Farm Bill 2018

U.S. Senator Who Helped Shape 8 Farm Bills Won't Run For Re-Election In 2020

Jan 4, 2019
Nomin Ujiyediin / Kansas News Service

U.S. Sen. Pat Roberts has ended the talk — and there's been a lot of it — about his political future. The senior senator from Kansas announced in Manhattan on Friday that he won’t be campaigning for a fifth term.

Esther Honig / Harvest Public Media file photo

Hardly a week went by in 2018 where there wasn’t some kind of breaking agriculture, food or rural news. It was the year of the farm bill, a trade war and several food recalls.

But Harvest Public Media reporters found places to revel in some fun, too. Here are some of our favorite stories from the last 12 months.

Kristen Kunau

Compared to the 89 millions acres of soybean in the U.S., the hemp industry is still meager at 25,000 acres, but experts expect that will quickly change now that President Donald Trump has signed the 2018 farm bill.

That’s because after nearly a century of heavy state and federal restrictions, hemp has been removed from the list of controlled substance and reclassified as an agricultural commodity — one that a burgeoning market has its eyes on.

Grant Gerlock / Harvest Public Media

Updated at 3 p.m. Dec. 20 with Trump signing legislation — The long-awaited final version of the farm bill was unveiled Monday night, and it hews somewhat closely to the previous piece of massive legislation — aside from legalizing hemp on a national level. 

Thursday was a somber day at the Cockfighting Club of San Juan.

The rows and rows of cubbies that usually house up to 80 roosters waiting to fight were mostly empty. On this day, only 26 birds were on display.

Miguel Ortiz, a regular at the club since it opened in 1954, said a lot of people had stayed home, depressed.

"It's because of the law that passed in the Congress," he said.

Esther Honig / Harvest Public Media file photo

After 10 years of consistent gains, the number of immigrant families enrolled in SNAP, or the Supplemental Nutrition Assistance Program, fell by 10 percent in 2018.

New, preliminary research presented this month at the American Public Health Association conference showed the drop was highest for for families who had been in the U.S for fewer than five years. It’s a reflection of what Harvest Public Media and other outlets reported earlier this year: that some families are choosing not to participate in federal benefit programs out of fear it could impact their immigration status.

Luis Pinto lost about $300,000 worth of plantain trees, livestock, roads and fences on his farm near Yabucoa, Puerto Rico. "When I saw the desctruction, I just cried. But I said, 'The show must go on,'" he says.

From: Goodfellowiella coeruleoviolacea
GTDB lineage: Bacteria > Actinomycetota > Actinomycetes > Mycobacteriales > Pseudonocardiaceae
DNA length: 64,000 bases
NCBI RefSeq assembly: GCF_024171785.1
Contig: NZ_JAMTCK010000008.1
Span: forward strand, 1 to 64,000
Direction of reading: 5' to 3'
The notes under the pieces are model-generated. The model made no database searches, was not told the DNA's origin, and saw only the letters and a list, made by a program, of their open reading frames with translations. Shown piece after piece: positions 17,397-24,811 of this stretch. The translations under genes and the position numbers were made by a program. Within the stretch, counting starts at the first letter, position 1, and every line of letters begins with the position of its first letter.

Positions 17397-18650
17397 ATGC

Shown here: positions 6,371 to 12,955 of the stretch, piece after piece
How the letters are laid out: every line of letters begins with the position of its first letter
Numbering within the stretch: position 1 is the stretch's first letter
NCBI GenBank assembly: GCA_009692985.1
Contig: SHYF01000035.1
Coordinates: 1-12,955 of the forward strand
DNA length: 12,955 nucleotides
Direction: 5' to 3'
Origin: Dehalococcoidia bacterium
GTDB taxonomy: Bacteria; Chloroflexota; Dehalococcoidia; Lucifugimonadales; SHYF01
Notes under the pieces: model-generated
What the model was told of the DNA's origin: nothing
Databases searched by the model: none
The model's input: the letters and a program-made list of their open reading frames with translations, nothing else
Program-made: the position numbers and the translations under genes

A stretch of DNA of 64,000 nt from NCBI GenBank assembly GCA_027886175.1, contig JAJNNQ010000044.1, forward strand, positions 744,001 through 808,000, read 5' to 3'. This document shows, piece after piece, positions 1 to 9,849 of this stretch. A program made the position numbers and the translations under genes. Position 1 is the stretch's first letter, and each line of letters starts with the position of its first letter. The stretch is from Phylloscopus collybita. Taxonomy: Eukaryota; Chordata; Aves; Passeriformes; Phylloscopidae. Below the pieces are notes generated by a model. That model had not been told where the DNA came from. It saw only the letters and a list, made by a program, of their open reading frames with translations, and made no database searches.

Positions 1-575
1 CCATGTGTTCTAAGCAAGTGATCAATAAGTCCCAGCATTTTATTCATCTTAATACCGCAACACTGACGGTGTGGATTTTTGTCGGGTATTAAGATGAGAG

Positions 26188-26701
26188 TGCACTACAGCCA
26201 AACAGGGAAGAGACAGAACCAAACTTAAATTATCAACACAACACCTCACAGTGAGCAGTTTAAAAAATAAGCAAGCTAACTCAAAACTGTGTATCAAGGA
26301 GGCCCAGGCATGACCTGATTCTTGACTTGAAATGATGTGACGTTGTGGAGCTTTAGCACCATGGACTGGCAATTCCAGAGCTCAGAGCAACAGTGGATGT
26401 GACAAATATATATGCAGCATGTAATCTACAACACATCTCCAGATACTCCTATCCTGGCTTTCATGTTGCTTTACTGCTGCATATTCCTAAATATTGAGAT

Allison Keyes / NET Nebraska/FERN

One year ago, Hurricane Maria swept over Puerto Rico, bringing 150 mph winds. Nearly 3,000 people died, homes and buildings were ruined and farms were destroyed all over the U.S. territory.

According to Luis Pinto, a farmer near Yabucoa, southeast of the capital San Juan, the sound of the wind screaming through the trees “felt like the hurricane was crying.” Plantain trees were flattened on Pinto’s farm. In all, the storms caused $300,000 in damage to his crops, cattle, fences and roads.

U.S. House Ag Committee

Congress has spent weeks trying to meld the House and Senate versions of the next farm bill into one agreeable piece of legislation.

Left in the balance is the current farm bill, which will expire Sept. 30 without an extension.

On The Table: A Farm Bill Podcast From Harvest Partner NET News

Aug 3, 2018

Maybe you're following the 2018 farm bill intently. Maybe you have no idea what the farm bill is.

NET News and Harvest Public Media reporter Grant Gerlock have a podcast that'll explain things, no matter your familiarity.

Stream it on Soundcloud, Stitcher or iTunes, and watch for more episodes in the coming weeks.

A Nebraska researcher examines experimental wheat grown in a greenhouse.
Grant Gerlock / Harvest Public Media file photo

Scientific research could deliver transformative technologies to the food system over the next decade, according to a new report from the National Academies of Sciences, Engineering and Medicine. Advances in things like gene editing, data sharing and microbiology could make crops more resilient to climate change and livestock more environmentally sustainable.

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